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Thanks for stopping by! Until next time over at Wordpress........ http://anartistsgarden.wordpress.com/
Living in a forested area we see a lot of wildlife. A lot. My garden is a buffet for deer and rabbits, while turkeys and grouse displace my evenly placed bark (not to mention plants!) to make nests; and squirrels plant unwanted trees for me. Pesky rodents are another topic entirely, so I won’t even go there! Coyotes, bobcats, cougars, bear, and lynx have trampled through, not paying any attention to what they were trampling.
I love seeing our surrounding wildlife, but do so hate sharing my garden with their destructive tendencies. Our first few years here, we had no problems because we had no garden. Loved seeing all creatures back then and even tried enticing them! The turkeys come through every year in droves, usually 5 or 6 hens with at least a dozen chicks each and a few males that my husband likes to ‘gobble’ at to raise their tail feathers. Now when I see them I start putting up barriers so they won’t dig up my plants in their hunt for bugs, slugs and ‘dirt bathing’.
The deer in my neighborhood come here for midnight forrays at the dessert cart...aka my roses & hostas. They’ve nibbled many a plant to the ground including but not limited to... heuchera, tiarella, mountain laurel, bay laurel, sedum, strawberries, bergenia and all the leaves off the lower branches of sumac, cedar, and elderberry.....AND plants they’re not supposed to like such as rhodies & iris! Holly & barberry! Don’t they know they’re not supposed to like prickly leaved plants? They’ve actually joined me in the garden midday, thumbing their noses while munching elderberries right in front of me! At least my deer will run away when I run towards them. My friend on Whidbey Island has deer that look her right in the eye and will not leave! We call them Psycho Deer! One actually chased her out of her own garden!
I’ve waged war ... Serious war... For many years now, trying every home remedy ever given me as well as spending big bucks on everything except a fence. Call me crazy, but don’t fence me in. Let me tell you about what works and what doesn’t to keep the deer at bay. At least in my garden, your mileage may vary. Over the last 20 or so years, these are some of the more memorable remedies I’ve tried ~ myths that are still being perpetuated ~ as well as those those that actually worked for me.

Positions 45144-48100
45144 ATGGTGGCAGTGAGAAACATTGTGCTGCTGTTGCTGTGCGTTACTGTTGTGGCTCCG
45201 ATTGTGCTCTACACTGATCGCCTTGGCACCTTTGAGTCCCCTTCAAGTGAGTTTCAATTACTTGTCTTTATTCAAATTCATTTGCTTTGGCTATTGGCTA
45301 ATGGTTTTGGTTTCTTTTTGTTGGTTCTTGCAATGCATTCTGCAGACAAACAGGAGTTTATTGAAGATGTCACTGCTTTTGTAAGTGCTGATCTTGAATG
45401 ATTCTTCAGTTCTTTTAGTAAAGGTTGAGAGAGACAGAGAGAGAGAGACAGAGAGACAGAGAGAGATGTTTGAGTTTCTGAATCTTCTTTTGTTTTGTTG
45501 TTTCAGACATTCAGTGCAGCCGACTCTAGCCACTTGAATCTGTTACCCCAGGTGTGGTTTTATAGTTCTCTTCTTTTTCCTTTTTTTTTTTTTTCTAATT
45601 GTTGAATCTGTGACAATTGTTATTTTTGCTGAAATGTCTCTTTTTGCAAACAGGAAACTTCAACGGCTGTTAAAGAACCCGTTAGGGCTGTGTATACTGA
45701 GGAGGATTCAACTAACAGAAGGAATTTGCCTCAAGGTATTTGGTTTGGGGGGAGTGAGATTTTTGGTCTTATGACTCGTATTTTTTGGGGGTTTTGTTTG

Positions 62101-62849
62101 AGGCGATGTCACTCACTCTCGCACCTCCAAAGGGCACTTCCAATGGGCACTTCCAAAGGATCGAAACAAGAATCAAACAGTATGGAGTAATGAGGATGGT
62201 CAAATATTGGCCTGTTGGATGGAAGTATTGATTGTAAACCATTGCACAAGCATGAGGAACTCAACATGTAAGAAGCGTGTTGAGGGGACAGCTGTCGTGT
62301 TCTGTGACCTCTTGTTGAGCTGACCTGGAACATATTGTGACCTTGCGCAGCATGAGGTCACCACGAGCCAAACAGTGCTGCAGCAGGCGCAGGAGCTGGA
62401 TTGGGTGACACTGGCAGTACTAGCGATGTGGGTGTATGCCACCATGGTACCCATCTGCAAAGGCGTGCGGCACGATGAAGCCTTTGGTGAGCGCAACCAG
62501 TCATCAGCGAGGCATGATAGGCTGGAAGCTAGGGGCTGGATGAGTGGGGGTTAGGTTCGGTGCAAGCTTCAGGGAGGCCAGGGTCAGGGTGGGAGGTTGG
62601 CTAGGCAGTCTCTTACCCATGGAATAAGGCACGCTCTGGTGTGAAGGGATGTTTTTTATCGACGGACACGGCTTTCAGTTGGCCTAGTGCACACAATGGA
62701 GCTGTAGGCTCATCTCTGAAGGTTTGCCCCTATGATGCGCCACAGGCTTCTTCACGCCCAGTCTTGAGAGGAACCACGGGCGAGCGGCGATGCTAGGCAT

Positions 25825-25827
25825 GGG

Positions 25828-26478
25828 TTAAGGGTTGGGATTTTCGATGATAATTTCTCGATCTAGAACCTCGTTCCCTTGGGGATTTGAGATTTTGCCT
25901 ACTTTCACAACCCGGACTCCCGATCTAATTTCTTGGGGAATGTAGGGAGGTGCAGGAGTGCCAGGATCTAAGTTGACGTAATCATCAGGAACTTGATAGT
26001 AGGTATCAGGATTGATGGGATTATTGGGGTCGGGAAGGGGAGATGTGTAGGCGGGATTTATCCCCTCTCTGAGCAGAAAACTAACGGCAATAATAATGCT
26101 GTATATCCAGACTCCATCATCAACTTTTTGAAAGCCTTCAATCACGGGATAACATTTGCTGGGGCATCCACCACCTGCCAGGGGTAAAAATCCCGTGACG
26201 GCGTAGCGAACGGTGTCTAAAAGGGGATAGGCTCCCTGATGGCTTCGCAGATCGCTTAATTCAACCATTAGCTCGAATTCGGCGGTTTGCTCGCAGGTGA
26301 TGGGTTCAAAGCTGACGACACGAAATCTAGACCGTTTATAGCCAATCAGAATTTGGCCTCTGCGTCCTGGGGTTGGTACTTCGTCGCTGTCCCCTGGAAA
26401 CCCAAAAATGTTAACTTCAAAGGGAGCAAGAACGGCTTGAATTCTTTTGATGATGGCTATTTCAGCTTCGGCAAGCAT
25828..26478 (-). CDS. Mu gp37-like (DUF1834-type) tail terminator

-Interspersing plants deer don’t eat between those they do. Get real! Deer always find the plants they like to eat AND start eating those they’re not supposed to! So much for that one! Next!
-Hair. Human hair, dog hair, cat hair, monkey hair (don’t ask!). None of these worked at all. Or maybe just slowed the deer a tiny bit as they had to manuever past the hair to get to the foliage. On to the next remedy...
-Blood meal. This works, but PLEASE only apply at night after the hornets have gone to sleep! Ask me how I know this!! If you don’t dig it into the soil, the hornets will find it in the morning and consume it before it can scare the deer away. Waste of money and time if you don’t dig it in unless you’re into feeding hornets. It IS a great soil amendment, but once dug in, the deer don’t seem to notice it after the first day or so. Next....
-Urine. Yes, I made my husband pee around the perimeter of my garden. I made my dog pee the perimeter of my garden. Neither worked! Thank God we don’t have any close neighbors. I picked up dog poo and placed it strategically around my garden. Didn’t deter deer, attracted flies and stank! I’ve heard Zoo Poo (some zoos allow you to come pick up their poo to use as compost in your garden) works because it’s a more powerful aroma and scares the deer on a deeper level but after dog poo permeating the air I don’t want something stronger if I have to smell it too. Anyway, so much for ‘marking territory’! On to the next.....
OK, I was finally ready to start spending some serious money to save my garden. By now I have invested thousands of dollars, thousands of hours, and I cannot tell you how much sweat, blood, tears, not to mention my aching back and hands in my garden!
-What started me down the commercial path was an organic fertilizer that smelled like fish I tried about 10 years ago. Bio Mera? Made by an Oregon company, when I started using it I noticed my plants were not just growing, but were THRIVING. My garden always smelled like the ocean after I applied it, which I kind of liked! It occured to me my plants were looking so good not just because I was fertilizing with really good organic fertilizer, but because the deer weren't ravishing them! I deduced the deer must not like the smell of the ocean...or fish...a lightbulb moment! I used this with great success for 2 or 3 years until the formula seemed to change. One year it was no longer as ‘fragrant’, didn’t exactly look the same; and the deer began applauding my efforts to feed them juicier, tastier plants by coming by more often.
-Deer Away was a commercial product I tried, advertised as a deer repellent, but didn’t work for me. Same with Plantskydd.
-Another product on the market for awhile, I believe was called Repel. Basically it was blood meal in a can with a filter inserted. This worked for two seasons, but I had little cans on wire sticks or hung from wires in trees all over the place. After awhile they became part of the landscape and I didn’t notice them anymore, but everyone who visited my garden did & asked me about them. Eventually the cans ran out of blood meal & I haven’t seen them advertised lately.
-Finally I tried Liquid Fence. Very expensive, but this was my last resort and it works. Stinks up the place like nothing else & my husband leaves for the day when I announce it’s spray day! The smell dissapates after a day but deer continue to be repelled by it until plants sprout new growth. It also repels rabbits! I’ve used this with great success for the last 3 years. My hostas are thriving, I have roses again & everything else is growing as it should without molestation! Of course, in order for it to work, I have to spray once a week at the start of the season (when my plants start to grow), for 2 to 3 weeks, then I can get away with monthly applications until the deer are desperate, about mid to end of August. At that point I simply apply as frequently as I need to until it's time for the plants to go dormant anyway or we have our first freeze.